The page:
My Dad’s Hearing Aid book – hearing aid history

I though some background in hearing aid history might be important at this point.
When my Dad first noticed his hearing loss, he was told that hearing aids wouldn’t help much. Most hearing aids then (into the 1950’s) were “body” style with a flat frequency response that rolled off at about 2000Hz. There wasn’t a lot of difference between hearing aids, so there wasn’t a lot of choice available.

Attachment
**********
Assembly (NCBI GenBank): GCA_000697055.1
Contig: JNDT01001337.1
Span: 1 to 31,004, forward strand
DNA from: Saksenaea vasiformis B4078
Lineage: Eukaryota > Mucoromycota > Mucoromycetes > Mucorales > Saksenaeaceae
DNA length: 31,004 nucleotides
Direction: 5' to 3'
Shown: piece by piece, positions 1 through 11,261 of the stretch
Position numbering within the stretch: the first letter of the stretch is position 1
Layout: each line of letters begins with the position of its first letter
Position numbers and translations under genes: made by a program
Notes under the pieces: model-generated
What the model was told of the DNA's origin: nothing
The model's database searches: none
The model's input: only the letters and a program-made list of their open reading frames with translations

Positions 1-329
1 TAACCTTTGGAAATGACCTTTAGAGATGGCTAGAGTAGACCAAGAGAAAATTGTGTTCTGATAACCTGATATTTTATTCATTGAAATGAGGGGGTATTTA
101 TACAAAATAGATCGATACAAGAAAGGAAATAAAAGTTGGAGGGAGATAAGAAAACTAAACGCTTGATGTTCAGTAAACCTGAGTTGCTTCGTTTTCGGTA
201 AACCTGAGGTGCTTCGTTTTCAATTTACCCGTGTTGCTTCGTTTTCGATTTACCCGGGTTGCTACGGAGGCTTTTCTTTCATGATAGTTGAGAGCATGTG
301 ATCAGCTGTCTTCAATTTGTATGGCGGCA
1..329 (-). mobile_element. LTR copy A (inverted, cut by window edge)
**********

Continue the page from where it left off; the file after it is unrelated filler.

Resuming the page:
A big event in hearing aid history was the introduction of the transistor, replacing the vacuum tube, in the 1950’s. This meant that hearing aids could be made smaller, and there was more scope to have different frequency responses. Since then the same drivers have been behind hearing aid development – the goals have been to make them smaller, and to have more choices in setting up the frequency response. In the mid 70’s non-linear circuits became available, introducing more scope in dealing with reduced dynamic range. This also marked the beginning of a research industry in working out how to predict how to set up hearing aids for people. The next big step change came with digital programmable, and then digital signal processing. More on that later, but the latter has provided us with the opportunity to really think outside the box.

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